D&D General Sacred Hamburger - What classic elements of D&D do you disregard?

Clint_L

Hero
Nha, that more a meme than anything else.

You had class, you had races with 6 ability scores, rolled a d20 and some other weird shaped dice. Just because power progression and such worked differently, it was still pretty much D&D. Its like saying 3.5 wasnt really D&D because it was such a departure from 2e.
I disagree. 3/3.5 felt like a logical extension of 2e, just made more consistent, in line with the Role20 system. I think most of us felt like the changes made sense. 4e played very differently from other editions and felt like what it was: an attempt to capitalize on a trend and make D&D play more like World of Warcraft.

There's a reason why Pathfinder, which was essentially 3.5 continued, outsold D&D 4e, and why WotC quickly changed gears and abandoned 4e.
 

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Oofta

Legend
Wait dragons are supposed to have specific head types? This is news to me.

☝️ This! As they say.

@Oofta It's funny to me because we argue a bit but when you describe your games it usually sounds a lot like my games!

Another good selection. I haven't entirely got rid of some of those, but I'm certainly at least reducing all of those. Gary Gygax accidentally guaranteed I would forever oppose adversarial DMing with his book "Role-playing Mastery", which basically is an instruction manual on how to be an adversarial DM, and made me realize when I read it (at like 11 or 12) that I hated literally everything it stood for!

For what it's worth, as much as this site can be contentious I suspect most of us would enjoy a game if we sat down at a table together to play a game. Forums tend to make mountains out of molehills.
 

I disagree. 3/3.5 felt like a logical extension of 2e, just made more consistent, in line with the Role20 system. I think most of us felt like the changes made sense. 4e played very differently from other editions and felt like what it was: an attempt to capitalize on a trend and make D&D play more like World of Warcraft.

There's a reason why Pathfinder, which was essentially 3.5 continued, outsold D&D 4e, and why WotC quickly changed gears and abandoned 4e.
You should know that not only are all of these statements highly controversial, they are considered directly inflammatory by many 4e fans. As an off-topic opening salvo, this is...unlikely to win you many friends.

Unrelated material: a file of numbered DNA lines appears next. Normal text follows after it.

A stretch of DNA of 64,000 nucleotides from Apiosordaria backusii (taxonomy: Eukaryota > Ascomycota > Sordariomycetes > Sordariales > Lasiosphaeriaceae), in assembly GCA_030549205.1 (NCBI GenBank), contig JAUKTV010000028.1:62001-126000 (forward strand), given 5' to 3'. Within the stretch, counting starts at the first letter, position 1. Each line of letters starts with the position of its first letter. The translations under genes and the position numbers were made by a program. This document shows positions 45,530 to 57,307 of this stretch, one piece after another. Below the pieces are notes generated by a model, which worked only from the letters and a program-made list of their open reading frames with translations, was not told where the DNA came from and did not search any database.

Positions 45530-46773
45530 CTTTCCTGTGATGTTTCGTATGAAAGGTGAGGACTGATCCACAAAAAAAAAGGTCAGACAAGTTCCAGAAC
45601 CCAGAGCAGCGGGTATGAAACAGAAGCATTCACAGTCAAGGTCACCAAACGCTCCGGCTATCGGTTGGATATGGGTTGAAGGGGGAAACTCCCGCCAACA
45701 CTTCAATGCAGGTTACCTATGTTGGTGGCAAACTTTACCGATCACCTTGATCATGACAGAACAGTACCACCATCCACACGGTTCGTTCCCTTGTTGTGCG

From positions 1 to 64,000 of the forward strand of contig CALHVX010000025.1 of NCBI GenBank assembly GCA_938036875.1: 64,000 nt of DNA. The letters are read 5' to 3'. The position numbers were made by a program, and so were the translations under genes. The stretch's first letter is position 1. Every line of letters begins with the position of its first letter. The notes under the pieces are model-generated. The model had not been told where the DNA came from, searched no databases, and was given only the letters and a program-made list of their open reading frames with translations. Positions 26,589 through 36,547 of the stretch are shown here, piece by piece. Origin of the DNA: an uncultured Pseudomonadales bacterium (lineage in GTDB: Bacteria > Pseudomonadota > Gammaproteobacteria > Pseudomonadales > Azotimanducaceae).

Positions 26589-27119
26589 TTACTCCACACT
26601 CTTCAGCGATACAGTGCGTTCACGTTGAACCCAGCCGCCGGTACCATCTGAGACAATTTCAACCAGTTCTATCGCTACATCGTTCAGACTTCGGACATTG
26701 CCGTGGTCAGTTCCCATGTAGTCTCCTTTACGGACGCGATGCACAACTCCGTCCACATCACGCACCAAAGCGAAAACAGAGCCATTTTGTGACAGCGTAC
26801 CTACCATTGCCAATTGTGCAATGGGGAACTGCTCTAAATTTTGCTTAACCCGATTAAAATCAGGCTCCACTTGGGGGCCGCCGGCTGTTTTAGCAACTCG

Fifinjir

Explorer
I'm seeing a lot of people have abandoned the original planar structure these days. In the past, it seemed like few had moved as far away from it as I have. It would be interesting for people to share their changes and see if there are trends that have developed.
I like some parts of the Outer Planes, but overall they feel to, well, physical to be the underlying spiritual reality. I practice, how different are they really from the Material Plane?

I have the “Divine Realm”, which anyone who visits can barely describe. They’re equal parts Outer Planes and Far Realms, though despite the later part there are still a fair share of benevolent entities. Sighing the Divine Realm is the Void, which is like a mix of the Lower Planes, Shadowfell, and Negative Energy Plane. Outsiders only take tangible forms when visiting the Material or a Material-adjacent place, and they can diffuse their essence into multiple bodies if they’re powerful enough. (Turns out that manes you killed was a metaphysical “fingernail” of a balor, sleep tight.)

Related, the “loose pantheon” of humanlike gods with bespoke domains and exactly three commandments is gone. People know that Divine Beings exist, but their nature is wildly debated and plenty of mutually contrasting religions have sprouted up around the question.

I might be misusing the term, but I think “Gygaxian Naturalism” is one of my sacrificed cows. Dungeons are not natural, and the entities that come out of them do not belong in this realm. They’re completely opposed to any sort of ecology they might find.

A more minor one, but devils making deals. It’s not that they never do it, but they prefer to corrupt and even “possess” societies rather than individuals. This will help me explain my next point.

I think my world has less of the “rugged individualism” usually implied by D&D worlds. I’m definitely not saying that people should subsume their identity into a group, in fact a point of my setting is how dangerous that is exactly because of the previous point about the devils. But people still do it, and because of the pseudo-spiritual nature of my setting, the resulting zeitgeist can gain a life of its own and “animate” the group of people under it. It’s why I still think it has a place for Alignment, because Alignment is contagious.
 

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